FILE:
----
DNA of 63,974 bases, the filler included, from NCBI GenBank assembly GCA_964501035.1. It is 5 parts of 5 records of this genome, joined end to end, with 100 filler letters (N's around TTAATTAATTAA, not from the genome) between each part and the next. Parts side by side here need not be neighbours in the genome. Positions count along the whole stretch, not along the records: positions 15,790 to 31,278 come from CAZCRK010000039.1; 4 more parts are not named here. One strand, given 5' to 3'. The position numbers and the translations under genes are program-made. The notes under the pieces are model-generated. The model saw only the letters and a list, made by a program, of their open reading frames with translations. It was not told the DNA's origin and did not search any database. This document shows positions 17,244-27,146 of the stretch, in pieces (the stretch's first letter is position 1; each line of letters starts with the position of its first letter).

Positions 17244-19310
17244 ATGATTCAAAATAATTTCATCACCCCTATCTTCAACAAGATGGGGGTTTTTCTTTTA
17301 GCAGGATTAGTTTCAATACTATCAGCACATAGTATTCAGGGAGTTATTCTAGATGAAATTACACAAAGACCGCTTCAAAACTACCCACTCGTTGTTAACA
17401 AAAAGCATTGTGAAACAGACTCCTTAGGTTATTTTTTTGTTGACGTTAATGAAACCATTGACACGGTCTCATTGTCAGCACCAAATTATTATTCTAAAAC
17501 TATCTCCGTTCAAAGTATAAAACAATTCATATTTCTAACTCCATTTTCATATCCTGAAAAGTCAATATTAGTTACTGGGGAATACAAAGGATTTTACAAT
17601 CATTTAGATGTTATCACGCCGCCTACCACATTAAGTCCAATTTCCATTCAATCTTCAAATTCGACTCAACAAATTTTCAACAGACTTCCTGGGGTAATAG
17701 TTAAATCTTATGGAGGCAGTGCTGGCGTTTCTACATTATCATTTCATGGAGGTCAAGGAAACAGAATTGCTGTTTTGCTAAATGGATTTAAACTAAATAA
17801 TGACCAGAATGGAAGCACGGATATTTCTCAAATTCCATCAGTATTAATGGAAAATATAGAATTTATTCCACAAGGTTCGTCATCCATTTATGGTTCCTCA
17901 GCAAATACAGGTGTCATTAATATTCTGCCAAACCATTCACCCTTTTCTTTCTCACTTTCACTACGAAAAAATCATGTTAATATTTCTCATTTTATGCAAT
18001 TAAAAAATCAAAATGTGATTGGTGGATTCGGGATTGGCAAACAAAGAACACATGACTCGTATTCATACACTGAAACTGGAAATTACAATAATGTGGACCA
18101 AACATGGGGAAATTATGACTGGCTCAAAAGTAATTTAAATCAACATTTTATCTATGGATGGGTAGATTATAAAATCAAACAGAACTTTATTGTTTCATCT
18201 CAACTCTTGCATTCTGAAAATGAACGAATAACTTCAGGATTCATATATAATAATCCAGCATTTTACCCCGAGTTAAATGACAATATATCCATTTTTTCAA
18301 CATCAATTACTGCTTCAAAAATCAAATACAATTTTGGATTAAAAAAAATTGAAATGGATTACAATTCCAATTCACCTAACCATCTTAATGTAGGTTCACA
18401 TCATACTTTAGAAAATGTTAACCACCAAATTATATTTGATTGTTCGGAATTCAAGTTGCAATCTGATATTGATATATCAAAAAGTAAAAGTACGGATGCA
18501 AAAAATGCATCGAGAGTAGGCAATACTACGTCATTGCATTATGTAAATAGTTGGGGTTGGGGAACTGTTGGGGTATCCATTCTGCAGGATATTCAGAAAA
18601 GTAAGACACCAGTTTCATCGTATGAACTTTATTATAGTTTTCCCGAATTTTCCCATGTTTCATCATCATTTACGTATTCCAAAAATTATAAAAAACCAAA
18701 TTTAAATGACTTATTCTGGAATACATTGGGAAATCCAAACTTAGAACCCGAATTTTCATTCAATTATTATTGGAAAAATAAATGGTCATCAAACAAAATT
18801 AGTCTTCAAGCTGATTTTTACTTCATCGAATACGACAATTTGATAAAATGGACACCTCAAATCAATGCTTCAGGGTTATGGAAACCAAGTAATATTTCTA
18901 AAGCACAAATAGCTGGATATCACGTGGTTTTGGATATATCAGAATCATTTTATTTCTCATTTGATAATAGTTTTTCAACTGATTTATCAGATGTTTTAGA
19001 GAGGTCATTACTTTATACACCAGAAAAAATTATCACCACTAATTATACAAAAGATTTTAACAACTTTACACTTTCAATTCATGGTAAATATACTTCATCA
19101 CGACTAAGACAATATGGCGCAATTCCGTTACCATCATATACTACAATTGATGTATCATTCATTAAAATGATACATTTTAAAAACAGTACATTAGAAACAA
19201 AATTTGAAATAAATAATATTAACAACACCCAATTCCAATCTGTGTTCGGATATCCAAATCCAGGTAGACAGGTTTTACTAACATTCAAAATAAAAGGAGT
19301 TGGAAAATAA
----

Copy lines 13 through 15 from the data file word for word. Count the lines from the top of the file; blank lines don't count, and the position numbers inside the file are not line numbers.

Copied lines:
18201 CAACTCTTGCATTCTGAAAATGAACGAATAACTTCAGGATTCATATATAATAATCCAGCATTTTACCCCGAGTTAAATGACAATATATCCATTTTTTCAA
18301 CATCAATTACTGCTTCAAAAATCAAATACAATTTTGGATTAAAAAAAATTGAAATGGATTACAATTCCAATTCACCTAACCATCTTAATGTAGGTTCACA
18401 TCATACTTTAGAAAATGTTAACCACCAAATTATATTTGATTGTTCGGAATTCAAGTTGCAATCTGATATTGATATATCAAAAAGTAAAAGTACGGATGCA